Tekhenu: Obelisk of the Sun is a one to four player dice drafting, action selection game designed by Daniele Tascini and David Turczi and published by Board&Dice. In Tekhenu, players will be drafting dice to perform various actions or gather goods. Dice are available in five different colours to represent the five different goods.
Actions include building statues in honour of a god or for the people, raising pillars, constructing buildings, increasing the happiness of your people, or collecting blessing/technology or decree cards. The game is played over 16 rounds. Each round corresponds to a player drafting dice and every two rounds a rotation of the obelisk occurs.
After two rotations there is a “Maat” phase, every two “Maat” phases there is a scoring round and after the second scoring round the game ends.
It is divided into six sections. Each section is associated with a different Egyptian god: Horus, Ra, Hathor, Bastet, Thoth and Osiris. In the centre of these sections is a giant obelisk that casts its shadow into sunny, shaded or dark sections. As the Obelisk rotates different sections will become sunny, shaded or dark.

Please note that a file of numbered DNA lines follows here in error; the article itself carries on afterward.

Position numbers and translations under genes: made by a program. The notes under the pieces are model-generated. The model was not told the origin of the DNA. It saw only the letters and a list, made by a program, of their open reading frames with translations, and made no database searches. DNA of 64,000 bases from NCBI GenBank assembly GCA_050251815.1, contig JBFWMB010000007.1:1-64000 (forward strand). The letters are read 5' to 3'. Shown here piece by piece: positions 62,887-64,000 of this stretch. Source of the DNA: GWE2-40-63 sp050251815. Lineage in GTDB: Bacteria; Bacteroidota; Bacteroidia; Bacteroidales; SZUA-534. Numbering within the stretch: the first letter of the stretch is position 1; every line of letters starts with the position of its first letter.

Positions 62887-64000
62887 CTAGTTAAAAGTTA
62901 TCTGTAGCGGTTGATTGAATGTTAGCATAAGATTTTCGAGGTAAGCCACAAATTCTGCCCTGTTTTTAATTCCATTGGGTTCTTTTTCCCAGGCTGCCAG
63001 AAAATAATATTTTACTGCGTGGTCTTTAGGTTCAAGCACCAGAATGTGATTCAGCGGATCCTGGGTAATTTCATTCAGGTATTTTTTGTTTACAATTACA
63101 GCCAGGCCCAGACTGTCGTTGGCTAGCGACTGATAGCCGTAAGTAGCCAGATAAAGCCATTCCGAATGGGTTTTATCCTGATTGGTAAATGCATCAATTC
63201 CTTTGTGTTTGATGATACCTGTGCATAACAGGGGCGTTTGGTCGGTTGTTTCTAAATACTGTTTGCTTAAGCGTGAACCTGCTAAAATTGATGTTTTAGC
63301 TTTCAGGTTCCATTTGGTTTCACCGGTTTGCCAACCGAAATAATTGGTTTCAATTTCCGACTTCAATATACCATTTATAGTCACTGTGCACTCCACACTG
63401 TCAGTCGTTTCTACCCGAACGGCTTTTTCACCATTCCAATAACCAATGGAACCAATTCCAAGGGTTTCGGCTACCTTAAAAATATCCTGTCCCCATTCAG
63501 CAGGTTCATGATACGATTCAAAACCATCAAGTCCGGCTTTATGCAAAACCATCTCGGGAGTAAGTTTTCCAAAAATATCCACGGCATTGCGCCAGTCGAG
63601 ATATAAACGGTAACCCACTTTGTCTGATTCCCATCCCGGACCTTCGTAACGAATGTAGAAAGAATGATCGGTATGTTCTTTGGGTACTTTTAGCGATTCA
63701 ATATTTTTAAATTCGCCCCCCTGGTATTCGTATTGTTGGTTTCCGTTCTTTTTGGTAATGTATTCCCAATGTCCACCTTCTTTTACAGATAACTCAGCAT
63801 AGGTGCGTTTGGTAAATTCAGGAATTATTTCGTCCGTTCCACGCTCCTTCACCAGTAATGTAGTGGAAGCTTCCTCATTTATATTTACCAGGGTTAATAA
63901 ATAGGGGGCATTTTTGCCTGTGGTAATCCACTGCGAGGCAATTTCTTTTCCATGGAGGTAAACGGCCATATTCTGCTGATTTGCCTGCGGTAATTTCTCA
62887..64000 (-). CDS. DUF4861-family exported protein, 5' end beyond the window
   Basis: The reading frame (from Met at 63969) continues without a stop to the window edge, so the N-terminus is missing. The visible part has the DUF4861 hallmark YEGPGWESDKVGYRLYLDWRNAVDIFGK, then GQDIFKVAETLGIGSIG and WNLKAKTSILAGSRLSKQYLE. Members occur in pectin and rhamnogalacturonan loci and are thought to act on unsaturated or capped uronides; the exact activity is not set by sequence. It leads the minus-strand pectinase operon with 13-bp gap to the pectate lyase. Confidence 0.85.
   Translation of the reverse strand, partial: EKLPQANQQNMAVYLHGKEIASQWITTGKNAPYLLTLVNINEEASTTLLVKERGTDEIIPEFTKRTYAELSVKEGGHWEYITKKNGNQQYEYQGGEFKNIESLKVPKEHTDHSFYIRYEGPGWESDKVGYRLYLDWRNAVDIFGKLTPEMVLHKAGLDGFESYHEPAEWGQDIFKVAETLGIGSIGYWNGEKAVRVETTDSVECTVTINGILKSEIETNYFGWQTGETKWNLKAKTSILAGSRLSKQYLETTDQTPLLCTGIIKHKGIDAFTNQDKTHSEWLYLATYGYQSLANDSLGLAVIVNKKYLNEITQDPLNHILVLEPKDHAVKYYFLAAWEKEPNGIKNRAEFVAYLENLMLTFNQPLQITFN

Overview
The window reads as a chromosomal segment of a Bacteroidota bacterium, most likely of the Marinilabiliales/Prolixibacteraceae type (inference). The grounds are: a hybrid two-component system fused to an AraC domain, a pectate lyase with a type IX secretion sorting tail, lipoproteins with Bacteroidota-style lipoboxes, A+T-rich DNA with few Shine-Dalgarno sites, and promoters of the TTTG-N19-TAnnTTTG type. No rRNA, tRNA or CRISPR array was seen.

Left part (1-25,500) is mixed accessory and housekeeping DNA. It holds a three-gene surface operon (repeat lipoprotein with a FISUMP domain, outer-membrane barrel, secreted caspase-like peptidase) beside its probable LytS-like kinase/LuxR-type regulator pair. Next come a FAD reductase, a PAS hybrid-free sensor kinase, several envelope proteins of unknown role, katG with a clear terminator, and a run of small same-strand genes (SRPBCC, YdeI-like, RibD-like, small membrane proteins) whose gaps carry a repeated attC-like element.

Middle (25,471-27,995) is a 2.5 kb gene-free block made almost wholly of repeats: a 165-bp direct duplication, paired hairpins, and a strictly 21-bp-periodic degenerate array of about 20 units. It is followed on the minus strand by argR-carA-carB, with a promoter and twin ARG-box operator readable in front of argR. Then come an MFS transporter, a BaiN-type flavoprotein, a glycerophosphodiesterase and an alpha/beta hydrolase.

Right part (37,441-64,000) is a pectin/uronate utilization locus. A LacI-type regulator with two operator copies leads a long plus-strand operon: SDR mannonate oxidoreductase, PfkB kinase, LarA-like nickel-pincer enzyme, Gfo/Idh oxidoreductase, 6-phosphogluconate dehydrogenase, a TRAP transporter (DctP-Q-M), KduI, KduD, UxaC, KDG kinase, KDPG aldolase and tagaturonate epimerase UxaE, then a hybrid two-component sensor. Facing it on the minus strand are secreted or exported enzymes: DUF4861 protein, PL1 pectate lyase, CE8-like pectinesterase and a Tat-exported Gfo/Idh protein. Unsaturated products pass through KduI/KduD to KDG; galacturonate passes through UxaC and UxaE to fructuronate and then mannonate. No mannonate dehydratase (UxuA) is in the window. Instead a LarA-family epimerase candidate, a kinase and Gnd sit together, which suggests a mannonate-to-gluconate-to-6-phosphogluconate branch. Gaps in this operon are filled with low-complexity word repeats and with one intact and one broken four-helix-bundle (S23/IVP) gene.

Depending on the area that you take your dice from it may be blessed or tainted and will be placed on your player on one side or the other of the scales. When a Maat phase occurs players will determine how balanced they are from the tainted and blessed dice they have drafted. This may lose the points and will also determine turn order for the upcoming rounds.
Almost everything you do in the game will generate you points, either immediately or during the scoring phase. Points are awarded for majorities in the four resource production districts where players can construct buildings. Buildings and statues constructed around the temple complex score points, each pillar constructed within the temple scores points based on the number of buildings and statues in the same row and column and a host of other areas.
The above is a very brief overview of the gameplay and hopefully gives you a good idea of how the game will play out.
Tekhenu - another game in the “T” series sure packs a punch. This is a heavy, high strategy, deep and complex game. It has a ton of moving parts, a massive board, interconnected decisions and a fairly hefty rulebook. Pretty much everything you do will grant you points, either instantly or during the various scoring phases/end game.
But, for all its complexity, deep gameplay, a bucket load of tokens, pieces, cards and the steep learning curve is it worth it? My thoughts, gameplay elements I enjoy (or not) will all be revealed ahead. I'll try to keep this succinct and to the point, but I have a lot to cover so grab yourself a coffee, make yourself comfortable and let's get to it.